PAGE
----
15. come to think of it, sain uu/sain bna uu should be said before asking what’s new/news anyway
    otherwise it wouldn’t sound a normal greeting
    if formal greeting then, Amar baina uu?/Amar mend uu?(Were you peaceful/ safe?) apply, those greetings are used during the traditional new year celebrations, for example
    greetings at that time could be very long and elaborate, sometimes humorous, and involving all the household, with herds etc
    like in Targan tavtai övöljij baina uu? (but this also goes after asking Amar baina uu, means do you and your herd spend the winter fat and comfy and there are many variations of this)

  16. It’s your dime – start talking.

  17. Cormac McCarthy has his Southerners and Westerners frequently say “Hidy” (pronounced ‘high dee’), which is indeed a greeting you hear in the South (I dont hate it. I dont.) and the Southwest. To me, “hidy” always sounds somehow more welcoming and less like a ‘pitch’ introduction than “hello”, though I don’t say it myself. In McCarthy’s fiction, hidy can have a, ah, dubious quality . . .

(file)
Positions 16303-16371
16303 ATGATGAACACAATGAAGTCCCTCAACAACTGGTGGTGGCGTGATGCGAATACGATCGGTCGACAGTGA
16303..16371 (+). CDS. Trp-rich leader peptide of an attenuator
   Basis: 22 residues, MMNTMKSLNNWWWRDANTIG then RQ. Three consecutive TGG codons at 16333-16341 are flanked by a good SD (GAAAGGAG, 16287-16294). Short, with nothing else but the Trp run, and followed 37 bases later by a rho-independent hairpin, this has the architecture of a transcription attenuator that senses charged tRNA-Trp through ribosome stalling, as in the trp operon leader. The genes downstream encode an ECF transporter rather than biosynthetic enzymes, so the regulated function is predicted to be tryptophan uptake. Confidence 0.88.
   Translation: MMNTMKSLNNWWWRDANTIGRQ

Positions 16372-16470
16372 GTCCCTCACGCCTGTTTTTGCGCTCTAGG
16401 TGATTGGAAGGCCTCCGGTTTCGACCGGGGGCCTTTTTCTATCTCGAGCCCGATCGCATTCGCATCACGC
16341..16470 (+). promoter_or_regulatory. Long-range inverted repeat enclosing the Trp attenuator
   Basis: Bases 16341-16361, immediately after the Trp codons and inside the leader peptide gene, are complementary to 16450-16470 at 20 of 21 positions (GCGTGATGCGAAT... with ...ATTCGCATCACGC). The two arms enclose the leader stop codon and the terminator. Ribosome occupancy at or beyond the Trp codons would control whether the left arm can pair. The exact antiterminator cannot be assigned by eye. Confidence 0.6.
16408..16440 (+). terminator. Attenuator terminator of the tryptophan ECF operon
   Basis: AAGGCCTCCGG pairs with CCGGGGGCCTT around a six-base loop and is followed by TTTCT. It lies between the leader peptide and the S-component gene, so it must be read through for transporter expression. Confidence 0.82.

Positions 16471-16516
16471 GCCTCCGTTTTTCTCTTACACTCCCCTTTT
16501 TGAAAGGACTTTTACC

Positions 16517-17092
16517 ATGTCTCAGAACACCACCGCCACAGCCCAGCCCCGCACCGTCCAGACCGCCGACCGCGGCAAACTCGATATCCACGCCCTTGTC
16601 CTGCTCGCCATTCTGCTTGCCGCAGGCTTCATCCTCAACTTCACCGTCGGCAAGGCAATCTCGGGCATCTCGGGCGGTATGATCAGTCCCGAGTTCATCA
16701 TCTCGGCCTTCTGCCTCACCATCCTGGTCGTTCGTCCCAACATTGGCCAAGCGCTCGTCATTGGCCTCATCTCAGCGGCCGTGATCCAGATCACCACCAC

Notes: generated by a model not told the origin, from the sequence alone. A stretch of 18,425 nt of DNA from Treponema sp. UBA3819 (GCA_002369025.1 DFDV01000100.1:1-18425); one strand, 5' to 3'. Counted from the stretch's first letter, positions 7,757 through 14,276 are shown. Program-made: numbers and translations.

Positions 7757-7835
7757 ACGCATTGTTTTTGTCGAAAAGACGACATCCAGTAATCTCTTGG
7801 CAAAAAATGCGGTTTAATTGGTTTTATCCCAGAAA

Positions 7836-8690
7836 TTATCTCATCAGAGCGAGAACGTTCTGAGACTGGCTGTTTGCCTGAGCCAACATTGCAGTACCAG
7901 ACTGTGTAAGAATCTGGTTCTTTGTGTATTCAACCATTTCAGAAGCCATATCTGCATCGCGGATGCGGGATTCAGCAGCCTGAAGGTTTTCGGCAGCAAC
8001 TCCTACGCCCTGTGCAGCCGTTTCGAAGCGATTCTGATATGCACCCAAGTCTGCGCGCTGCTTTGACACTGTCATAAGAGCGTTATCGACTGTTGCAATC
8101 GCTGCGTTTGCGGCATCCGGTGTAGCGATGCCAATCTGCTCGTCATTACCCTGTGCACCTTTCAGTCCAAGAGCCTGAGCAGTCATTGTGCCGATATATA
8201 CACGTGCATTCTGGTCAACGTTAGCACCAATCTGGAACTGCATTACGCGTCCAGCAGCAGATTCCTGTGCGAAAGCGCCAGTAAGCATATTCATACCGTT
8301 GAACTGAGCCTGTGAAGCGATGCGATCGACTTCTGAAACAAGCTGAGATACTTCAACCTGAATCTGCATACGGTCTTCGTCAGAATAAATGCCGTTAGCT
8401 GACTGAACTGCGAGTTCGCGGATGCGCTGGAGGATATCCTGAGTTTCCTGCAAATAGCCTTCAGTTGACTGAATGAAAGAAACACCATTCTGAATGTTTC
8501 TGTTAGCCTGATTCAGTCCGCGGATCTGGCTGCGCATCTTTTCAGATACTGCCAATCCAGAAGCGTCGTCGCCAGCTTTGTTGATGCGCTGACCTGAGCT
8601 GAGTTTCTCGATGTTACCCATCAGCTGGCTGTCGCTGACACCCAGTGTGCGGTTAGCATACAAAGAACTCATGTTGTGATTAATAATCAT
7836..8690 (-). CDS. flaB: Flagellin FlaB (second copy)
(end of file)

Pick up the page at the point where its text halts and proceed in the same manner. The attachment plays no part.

18. not were you, but have you been ka naa

  19. Could hidy be a version of howdy?

  20. Traditionally, in Punjabi you need to know the religion of the person being addressed to select the appropriate greeting from ਸਤਿ ਸ੍ਰੀ ਅਕਾਲ sat srī akāl, ਅੱਸਲਾਮ ਅਲੈਕਮ / السلام علیک asslām alaikam or ਨਮਸਤੇ namastē, which makes ਹੈਲੋ (hello) a fallback or catch-all.

  21. I dont hate it. I dont.
    I do love a good Faulkner quote aptly used.

  22. Speaking Stephen Fry.
    I believe Montegomery Burns from The Simpsons is supposed to answer the phone with Bell’s original greeting “ahoy ‘hoy”.
    Somewhere on the ‘net some years ago I saw a short article claiming you should always start a phone conversation with “hello”, because those two syllables are enough for a stranger to adjust to the standard frequency of your voice. If you venture directly into your message, the first bit will be lost, and your interlocutor will inevitably ask you to repeat what you just said.
    I was brought up to answer the phone with my family name, and I haven’t been able to get rid of that habit. Most strangers then ask “Is this Jens?”. Many people seem to use (or used to use) their number – but I’ve never been able to catch that, myself, so I had to ask “Is this <name>?”
    On the other hand, when I do phone someone I almost invariably say “Ja, goddag. Mit navn er Jens <last name> by way of introduction once there’s an answer. I do not know why I add that “yes”, but I do.

  23. *speaking of

  24. Cherie Woodworth says